Old weather,Ships log books

Discussion in 'Royal Navy' started by jim24, Oct 14, 2010.

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  1. jim24

    jim24 Book Reviewer

    Old weather.org is putting the log books of RN WW1 ships on line, mainly to resurch the weather in the past ,but there is loads of other info for history nuts

    BBC News - WWI ships to chart past climate

    http://www.oldweather.org/

    the recent thread about the RAMC officers diary in Galipolli mentions the acions of a Monitor that has it's log book on this site
     
  2. Thanks for that, looks interesting.
     
  3. seaweed

    seaweed LE Book Reviewer

    At sea, warships for eons recorded the weather at the end of each watch (for more immediate purposes a coded met report was sent to Admiralty [radio silence permitting, so not much during war] at noon daily if memory serves). However the logs in TNA thus contain a systematic picture of weather at sea worldwide over an extraordinarily long period of time. If anyone had the funding and the patience to go through them, a systematic analysis of this meteorological goldmine could perhaps help us understand climate better.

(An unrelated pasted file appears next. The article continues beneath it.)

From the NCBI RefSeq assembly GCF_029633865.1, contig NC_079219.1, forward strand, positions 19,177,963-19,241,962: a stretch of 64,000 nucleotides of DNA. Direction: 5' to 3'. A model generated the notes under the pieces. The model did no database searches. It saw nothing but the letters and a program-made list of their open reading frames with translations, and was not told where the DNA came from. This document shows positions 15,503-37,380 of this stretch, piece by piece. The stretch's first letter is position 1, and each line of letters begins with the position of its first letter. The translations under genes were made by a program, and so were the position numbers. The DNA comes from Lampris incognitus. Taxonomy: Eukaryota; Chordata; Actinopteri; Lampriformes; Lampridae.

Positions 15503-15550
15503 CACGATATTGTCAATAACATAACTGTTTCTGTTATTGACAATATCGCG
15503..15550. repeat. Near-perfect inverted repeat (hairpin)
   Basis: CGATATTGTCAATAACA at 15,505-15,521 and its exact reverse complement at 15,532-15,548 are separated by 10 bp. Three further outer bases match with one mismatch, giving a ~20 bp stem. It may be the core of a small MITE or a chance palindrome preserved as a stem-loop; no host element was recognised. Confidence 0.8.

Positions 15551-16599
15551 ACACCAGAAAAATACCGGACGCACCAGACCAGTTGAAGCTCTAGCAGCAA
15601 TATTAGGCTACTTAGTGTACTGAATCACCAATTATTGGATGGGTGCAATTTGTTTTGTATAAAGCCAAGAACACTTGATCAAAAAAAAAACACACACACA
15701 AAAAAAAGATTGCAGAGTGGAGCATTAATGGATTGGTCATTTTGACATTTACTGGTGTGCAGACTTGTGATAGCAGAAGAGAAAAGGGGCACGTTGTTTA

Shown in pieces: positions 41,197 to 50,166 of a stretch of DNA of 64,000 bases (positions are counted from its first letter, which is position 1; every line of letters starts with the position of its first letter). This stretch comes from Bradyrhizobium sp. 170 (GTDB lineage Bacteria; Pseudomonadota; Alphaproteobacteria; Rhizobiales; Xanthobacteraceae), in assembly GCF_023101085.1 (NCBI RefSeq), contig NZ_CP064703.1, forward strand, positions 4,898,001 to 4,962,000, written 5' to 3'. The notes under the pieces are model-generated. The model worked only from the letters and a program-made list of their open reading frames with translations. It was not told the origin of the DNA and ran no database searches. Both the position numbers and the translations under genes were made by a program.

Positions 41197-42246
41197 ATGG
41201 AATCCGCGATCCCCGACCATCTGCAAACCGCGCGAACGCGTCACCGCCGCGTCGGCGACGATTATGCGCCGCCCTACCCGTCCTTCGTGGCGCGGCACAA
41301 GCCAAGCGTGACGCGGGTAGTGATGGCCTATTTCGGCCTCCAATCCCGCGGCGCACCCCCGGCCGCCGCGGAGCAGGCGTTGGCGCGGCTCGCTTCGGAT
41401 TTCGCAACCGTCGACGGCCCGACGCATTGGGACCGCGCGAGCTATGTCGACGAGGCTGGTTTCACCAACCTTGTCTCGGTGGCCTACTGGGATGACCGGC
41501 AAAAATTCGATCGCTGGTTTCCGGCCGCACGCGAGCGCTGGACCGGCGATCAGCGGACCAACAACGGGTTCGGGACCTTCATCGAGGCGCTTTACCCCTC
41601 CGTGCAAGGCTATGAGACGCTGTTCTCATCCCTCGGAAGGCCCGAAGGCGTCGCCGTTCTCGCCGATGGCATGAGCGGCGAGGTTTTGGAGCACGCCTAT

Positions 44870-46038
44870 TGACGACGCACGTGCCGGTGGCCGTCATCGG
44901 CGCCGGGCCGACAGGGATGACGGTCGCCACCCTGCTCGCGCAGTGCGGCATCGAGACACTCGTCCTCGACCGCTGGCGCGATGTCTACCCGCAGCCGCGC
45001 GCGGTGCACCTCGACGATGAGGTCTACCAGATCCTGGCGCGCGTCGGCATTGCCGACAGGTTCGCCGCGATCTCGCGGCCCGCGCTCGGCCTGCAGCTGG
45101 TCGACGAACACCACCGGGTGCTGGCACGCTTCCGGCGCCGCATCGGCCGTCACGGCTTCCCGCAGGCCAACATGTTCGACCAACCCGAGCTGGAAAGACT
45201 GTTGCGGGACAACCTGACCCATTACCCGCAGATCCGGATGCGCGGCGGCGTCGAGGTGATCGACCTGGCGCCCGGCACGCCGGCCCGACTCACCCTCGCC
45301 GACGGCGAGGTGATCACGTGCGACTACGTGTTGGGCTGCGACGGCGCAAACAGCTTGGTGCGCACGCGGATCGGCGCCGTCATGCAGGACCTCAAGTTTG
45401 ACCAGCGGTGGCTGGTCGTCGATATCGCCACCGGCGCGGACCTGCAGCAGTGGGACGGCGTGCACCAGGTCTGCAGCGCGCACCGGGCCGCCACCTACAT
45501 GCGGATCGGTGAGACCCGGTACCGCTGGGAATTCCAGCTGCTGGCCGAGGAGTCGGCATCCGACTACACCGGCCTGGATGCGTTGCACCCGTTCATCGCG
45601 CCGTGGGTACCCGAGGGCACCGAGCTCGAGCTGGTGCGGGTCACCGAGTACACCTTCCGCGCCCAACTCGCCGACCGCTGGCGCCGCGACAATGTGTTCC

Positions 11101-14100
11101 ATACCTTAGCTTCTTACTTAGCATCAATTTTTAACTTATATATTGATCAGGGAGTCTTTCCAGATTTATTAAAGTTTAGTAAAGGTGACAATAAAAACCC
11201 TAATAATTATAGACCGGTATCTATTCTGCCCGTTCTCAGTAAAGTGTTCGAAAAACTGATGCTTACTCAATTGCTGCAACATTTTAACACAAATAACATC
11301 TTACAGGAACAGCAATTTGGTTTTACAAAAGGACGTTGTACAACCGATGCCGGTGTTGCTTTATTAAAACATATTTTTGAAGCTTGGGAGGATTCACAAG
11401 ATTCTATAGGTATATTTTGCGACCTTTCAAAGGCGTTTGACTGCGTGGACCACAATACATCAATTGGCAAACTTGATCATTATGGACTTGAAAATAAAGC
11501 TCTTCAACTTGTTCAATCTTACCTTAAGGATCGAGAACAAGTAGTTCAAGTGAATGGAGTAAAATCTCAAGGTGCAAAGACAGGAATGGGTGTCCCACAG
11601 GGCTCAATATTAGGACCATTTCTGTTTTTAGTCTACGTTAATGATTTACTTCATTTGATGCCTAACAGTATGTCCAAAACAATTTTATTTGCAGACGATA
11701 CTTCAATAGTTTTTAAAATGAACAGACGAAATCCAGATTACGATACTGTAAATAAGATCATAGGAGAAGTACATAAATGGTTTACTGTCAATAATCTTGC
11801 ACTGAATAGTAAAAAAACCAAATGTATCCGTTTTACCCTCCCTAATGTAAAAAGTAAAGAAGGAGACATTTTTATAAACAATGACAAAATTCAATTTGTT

Otherwise, the logs are awkward to research as they are large paper volumes on a basis of one per month per ship with one double page per day, so putting even a portion of them online is a real blessing.

    btw the rather similar logs of the old East Indiamen are kept in the British Library (L/MAR/B series) and contain a similar meteorological legacy, plus fascinating insights into all manner of maritime goings-on, particularly in connection with our wars with France.
     
  4. jim24

    jim24 Book Reviewer

    It would appear that there is an immense amount of info,not just the weather but the whole history of life abourd HM Ships held in these logs and it will take a very long time to get it all on line, but you must admit,it's a bloody marvellous resource
     
  5. ugly

    ugly LE Moderator

    Isnt that where on Radio 4 they discussed the ships doctors reports being put online? If so it was very informative!
     
  6. Guns

    Guns LE Moderator Book Reviewer
    1. The Royal Navy

    Can recommend a trip to the Naval Historical Branch in Pompy dockyard. Here the Defence Archive is kept and they have records going back hundreds of years. Very helpful people too.
     
  7. seaweed

    seaweed LE Book Reviewer

    Rather like battalion war diaries, some have lots of detail and some just say 'Courses and speeds as requisite. Hands employed part of ship." The best ones will have pages stuck together where an officer has been logged.
     
  8. This has been the subject of a recent podcast from the National Archives; I recall the figure of 2 million seadays in the records spread over a couple of hundred years